Updated: Jun 3
Following a year working and enjoying spending free time along the gulf coast I landed a new job with a giant in the retail industry about 250 miles north again. After the interview and acing a jinky test about stack management disguised as a filing cabinet problem I was hired, trained, assigned tasks and handed a beeper. I'd never had a beeper before, work-related or otherwise, and I had misgivings about it. The on-call duty was rotational but it had some crappy rules associated with it (like a mandatory 10-minute response time). Regardless, I had agreed to take the job and it was located in a big glass behemoth of an office building with plenty of windows and sunshine filling my workspace–something I had grown fond of.
Rented a duplex too damn far away from the office building as a compromise with my soon-to-be ex so we wouldn't have to travel so far to see each other after she took a job about 60 miles away and bought a crappy little prefab house close to her job without consulting me beforehand. Fine. I didn't care. I could see the light at the end of that tunnel and was steadily moving toward it. The duplex was clean and easy to live in, not too close to city noise but the daily commute (round trip) was over 40 miles and a lot of it had to be driven on an atrocity called the LBJ Freeway. I despised LBJ and the damned freeway named after him.
Living in the duplex was okay. It had lots of daylight coming in through a skylight in the living room and a fireplace which I never used. There were plenty of city amenities a short drive away and I could mow the little patch of lawn with an old-fashioned push mower just fine. One evening after a grueling day at work, I pulled into the semi-garage at the back of the duplex and was gathering work materials to take into the house when a nice looking lady living in the duplex behind me waved happily and announced she had just passed the BAR exam. We had never spoken to each other before but I genuinely congratulated her even though I was not a big fan of lawyers and hoped I would never have to hire one. But she was beaming and obviously in an elevated state of happiness and I was about to say something recklessly cavalier like "Congratulations! Want to celebrate over dinner at a nice restaraunt together?" but I didn't because of my soon-to-be ex which I did not want to give any reason to contest the upcoming divorce papers I would be handing to her about a year later. So I just waved back and congratulated the new lawyer and went inside the duplex, instead, because I was tired and was on beeper duty with a long commute ahead of me in the morning along that stinking freeway known as the LBJ. Who knows what happiness the happy new lawyer and I might have found together, but no risk taken and no damage done.
I don't mind long commutes over rural roads but city commutes are the worst driving experience of all. So when I could I rode the bus and studied specifics of job assignments during the ride to and from work. This made the commuting surprisingly bearable, even pleasant. But driving to see my soon-to-be ex was a total pain in the ass and I slowly but surely stopped even doing that just a few weeks after starting the new job, which was going well...except for that damned beeper. I was able to adhere to the 10-minute response time rule even though it required finding a phone booth if I was out and about town or commuting. And I couldn't ride the bus on days I was on beeper duty, which irked the hell out of me. Also, my supervisor was apparently a member of the MENSA club and carried a MENSA coffee cup around to remind everyone he was a genius. He thought it was a weapon of aggression. I considered it a shield of deep insecurities. So I began searching for another job and landed one eight months after going to work in the retail giant's big glass building with a banking giant in another big glass building right smack downtown in a city 14 miles east. The best part was that after the interview for that job, a short walk a couple of blocks south of the office building I found a high-rise apartment building with vacancies, and the rent was even less than I was currently paying for the duplex. Three days later I received the offer, secured an apartment in the high-rise, tendered my resignation (effective immediately without explanation) and spent the weekend moving into the new downtown apartment before leaving on another two-week vacation out west, solo canoeing and camping in some of the most remote and scenic locations in Utah and Colorado to my heart's content.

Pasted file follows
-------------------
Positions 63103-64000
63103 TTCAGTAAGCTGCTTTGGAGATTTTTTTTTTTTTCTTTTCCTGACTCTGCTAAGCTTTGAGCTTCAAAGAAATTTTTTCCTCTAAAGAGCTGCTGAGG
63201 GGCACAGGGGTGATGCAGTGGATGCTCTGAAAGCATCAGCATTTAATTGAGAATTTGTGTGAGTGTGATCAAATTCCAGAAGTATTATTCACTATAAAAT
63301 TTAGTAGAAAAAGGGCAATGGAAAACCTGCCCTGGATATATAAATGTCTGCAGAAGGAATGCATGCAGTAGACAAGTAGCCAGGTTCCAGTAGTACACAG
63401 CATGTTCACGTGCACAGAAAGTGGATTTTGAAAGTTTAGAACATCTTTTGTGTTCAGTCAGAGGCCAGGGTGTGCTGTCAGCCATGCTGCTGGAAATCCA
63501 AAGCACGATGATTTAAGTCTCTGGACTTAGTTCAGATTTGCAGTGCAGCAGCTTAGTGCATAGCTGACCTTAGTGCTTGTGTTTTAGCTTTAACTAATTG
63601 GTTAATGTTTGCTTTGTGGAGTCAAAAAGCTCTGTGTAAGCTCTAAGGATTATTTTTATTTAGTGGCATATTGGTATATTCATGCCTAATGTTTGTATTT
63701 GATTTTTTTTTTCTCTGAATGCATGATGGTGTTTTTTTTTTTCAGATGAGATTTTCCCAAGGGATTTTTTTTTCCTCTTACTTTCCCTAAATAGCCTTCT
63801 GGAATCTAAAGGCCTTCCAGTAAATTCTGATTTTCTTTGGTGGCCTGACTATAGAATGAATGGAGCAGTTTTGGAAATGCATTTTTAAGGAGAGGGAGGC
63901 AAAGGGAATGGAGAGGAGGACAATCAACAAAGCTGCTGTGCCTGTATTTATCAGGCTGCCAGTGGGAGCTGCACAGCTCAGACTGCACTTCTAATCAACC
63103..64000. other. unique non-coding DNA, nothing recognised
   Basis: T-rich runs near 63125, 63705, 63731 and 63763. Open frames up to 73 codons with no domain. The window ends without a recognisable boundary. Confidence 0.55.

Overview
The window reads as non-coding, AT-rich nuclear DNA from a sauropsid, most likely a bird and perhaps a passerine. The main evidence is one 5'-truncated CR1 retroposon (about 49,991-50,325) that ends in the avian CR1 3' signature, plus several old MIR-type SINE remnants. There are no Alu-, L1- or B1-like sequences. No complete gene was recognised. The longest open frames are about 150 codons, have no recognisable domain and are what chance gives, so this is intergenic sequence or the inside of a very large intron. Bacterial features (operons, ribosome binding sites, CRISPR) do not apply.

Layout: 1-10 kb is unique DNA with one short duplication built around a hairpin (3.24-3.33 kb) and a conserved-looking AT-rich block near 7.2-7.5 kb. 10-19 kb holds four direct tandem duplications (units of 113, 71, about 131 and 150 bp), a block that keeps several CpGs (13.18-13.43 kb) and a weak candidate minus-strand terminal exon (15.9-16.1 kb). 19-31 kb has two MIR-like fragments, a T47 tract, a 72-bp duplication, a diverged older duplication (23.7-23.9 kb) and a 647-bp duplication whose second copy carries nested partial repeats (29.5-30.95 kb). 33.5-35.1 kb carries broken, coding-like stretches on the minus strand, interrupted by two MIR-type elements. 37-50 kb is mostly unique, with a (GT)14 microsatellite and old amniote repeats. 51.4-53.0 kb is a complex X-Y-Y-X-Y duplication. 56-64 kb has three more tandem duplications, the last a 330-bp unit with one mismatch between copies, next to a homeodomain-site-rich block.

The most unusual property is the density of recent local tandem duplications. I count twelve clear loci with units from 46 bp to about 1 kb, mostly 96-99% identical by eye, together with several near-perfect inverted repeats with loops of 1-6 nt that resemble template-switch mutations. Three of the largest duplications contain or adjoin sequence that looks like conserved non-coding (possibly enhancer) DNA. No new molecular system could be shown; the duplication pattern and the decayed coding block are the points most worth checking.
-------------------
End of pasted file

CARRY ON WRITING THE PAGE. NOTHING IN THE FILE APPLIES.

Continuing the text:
That vacation cemented a desire to eventually move to the mountains somewhere remote and secluded. The Dot Com boom was just starting to ramp up and I imagined I could learn enough new stuff like HTML, Java and COBRA and such to land a job along the Front Range in Denver or maybe even Colorado Springs someday.That became life-changing goal number two after accomplishing life-changing goal number one: my no-contest, lawyer-free divorce, which was now less than a year from being totally realized and according to plan.
Supreme opportunities were opening up ahead, and I was eager to pursue them with gusto.